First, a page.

It was 2016, I signed a Nikah Nama and my inbox was filled with hundreds of congratulatory messages from friends and colleagues. My husband was also happy or at least he was trying to look so. After a year, right before my rukhsati, he sent me a document. A document which I opened with trembling hands. He had divorced me without any reason.
I was dumbfounded.
Living with a label of a “divorcee” in Pakistan is considered as shameless, weird, available, arrogant, slut, asexual, bossy, fussy and what not. The words and phrases associated with the character of a divorced woman are not given an iota of consideration. While these words might be used for “describing us” they would never “define us.”
I lost the sole purpose of my life which is, according to the society, getting married at the right age. I was fighting my own demons day in, day out. What really helped me through this trauma apart from faith is, my work. I started feeling extremely lonely and felt guilty about reaching out to my friends. Many also told me that ‘no one has sympathies for a victim, just suck it up and move on.’ I was stuck in a situation that might take forever for me to get out of it.
In a country like Pakistan, where lives revolve around the axis of marriage, life of divorcee is never a fairytale. After a certain age people tend to assume you married and having two (or more) kids.
Even the beggars pray that “apki jori salamat rahe” when they see you sitting with a male. The whole society is geared for that. Starting from the meal discounts in expensive restaurants to the TV advertisements, everyone shouts “two for the price of one” .
No one promotes the idea of being single.
Nobody bothers to think about it.
 Life is not a rose-tinted lense for us. It’s like a curse in our state. Every day I hear numerous questions like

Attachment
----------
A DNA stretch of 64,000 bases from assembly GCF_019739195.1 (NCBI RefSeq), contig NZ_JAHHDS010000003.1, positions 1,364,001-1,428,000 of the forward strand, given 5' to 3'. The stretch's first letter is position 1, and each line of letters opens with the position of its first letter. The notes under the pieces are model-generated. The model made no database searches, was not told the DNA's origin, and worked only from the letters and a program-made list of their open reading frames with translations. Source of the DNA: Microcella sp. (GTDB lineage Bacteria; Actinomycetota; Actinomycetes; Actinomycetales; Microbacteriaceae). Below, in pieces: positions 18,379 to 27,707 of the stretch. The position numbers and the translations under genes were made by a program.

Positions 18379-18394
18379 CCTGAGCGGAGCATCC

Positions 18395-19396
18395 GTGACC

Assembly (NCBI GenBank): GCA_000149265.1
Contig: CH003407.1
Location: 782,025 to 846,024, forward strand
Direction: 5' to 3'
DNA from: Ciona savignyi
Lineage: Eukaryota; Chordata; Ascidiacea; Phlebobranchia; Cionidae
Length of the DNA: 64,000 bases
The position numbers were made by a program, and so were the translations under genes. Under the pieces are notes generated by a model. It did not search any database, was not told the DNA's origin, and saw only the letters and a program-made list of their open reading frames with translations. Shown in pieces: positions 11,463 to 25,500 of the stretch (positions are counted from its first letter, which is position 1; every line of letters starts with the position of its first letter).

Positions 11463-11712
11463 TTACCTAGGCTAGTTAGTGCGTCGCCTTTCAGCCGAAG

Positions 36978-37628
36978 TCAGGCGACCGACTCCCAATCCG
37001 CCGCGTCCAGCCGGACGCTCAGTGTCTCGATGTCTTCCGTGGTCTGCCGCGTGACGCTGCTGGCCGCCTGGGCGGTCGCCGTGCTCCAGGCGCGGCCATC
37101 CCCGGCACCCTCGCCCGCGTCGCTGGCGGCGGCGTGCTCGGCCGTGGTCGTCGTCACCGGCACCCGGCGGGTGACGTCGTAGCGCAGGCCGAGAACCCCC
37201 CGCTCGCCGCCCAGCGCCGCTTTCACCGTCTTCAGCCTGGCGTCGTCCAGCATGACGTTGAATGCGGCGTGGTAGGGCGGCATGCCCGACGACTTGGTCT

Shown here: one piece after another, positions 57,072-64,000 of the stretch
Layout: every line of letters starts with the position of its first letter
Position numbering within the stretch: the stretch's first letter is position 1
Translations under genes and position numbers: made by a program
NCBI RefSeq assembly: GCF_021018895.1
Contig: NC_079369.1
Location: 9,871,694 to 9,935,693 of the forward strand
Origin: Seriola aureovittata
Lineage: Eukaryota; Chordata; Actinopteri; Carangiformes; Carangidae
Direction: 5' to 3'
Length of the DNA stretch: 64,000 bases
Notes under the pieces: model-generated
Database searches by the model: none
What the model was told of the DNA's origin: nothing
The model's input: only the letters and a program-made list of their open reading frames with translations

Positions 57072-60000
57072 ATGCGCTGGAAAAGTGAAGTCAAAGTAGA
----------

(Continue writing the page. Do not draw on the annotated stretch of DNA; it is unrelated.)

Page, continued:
“why don’t you get re-married”? ..
“why don’t you settle down once again”?
Going to family events especially wedding is yet another task. Relatives tease my parents with the constant refrain of why don’t you get your daughter married?
“Haye bechari k sath bohat bura hua”...I still remember the behaviour of my cousins who have stopped talking to me after my divorce. Everywhere I go people somehow find it their duty to fling unsolicited advice at me. But they don’t want their handsome and educated son to tie a knot with me. For me, they have proposals of over-aged divorcee and bald men.
Renting or owning a house is a trial altogether. My character is questionable so I should be banned from getting into their property.
I am a self-made and ambitious woman. I love my work but the key to successful life cannot be found in my office files. That is only visible in my wedding ring. I, on the daily basis, hear unwelcoming phrases at the workplace from not only men but also from married woman of my age.
People say things “isko tou paiso ka lalach ho gaya hai” at my back. Mobility is another factor that creates a problem.  People keep an eye when I go out and when I return. Even in our dramas, divorced women are depicted as “intolerable” and headstrong who are responsible for their fates.
 The fact is that the society doesn’t pay my bills, doesn’t sit by my side when I’m admitted to a hospital and thus, doesn’t need to be bothered about. I am responsible for my actions so there’s no need to keep a check on me. Considering me a burden is not permitted in our religion. Islam does not allow anyone to be pushed into a forced marriage.
It is better to live alone than to be stuck forever in a mean and failed relationship. I hope that some day my society learns the formula of “live and let live” and accept the “divorcee” statuses of women. Try to be a little more sensitive, less interfering and stop poking noses in other’s businesses.
This piece was narrated to and written by Fizza Zaidi, who is an avid reader and an emerging blogger. She blogs about the rantings of mind-numbing journey called as motherhood.




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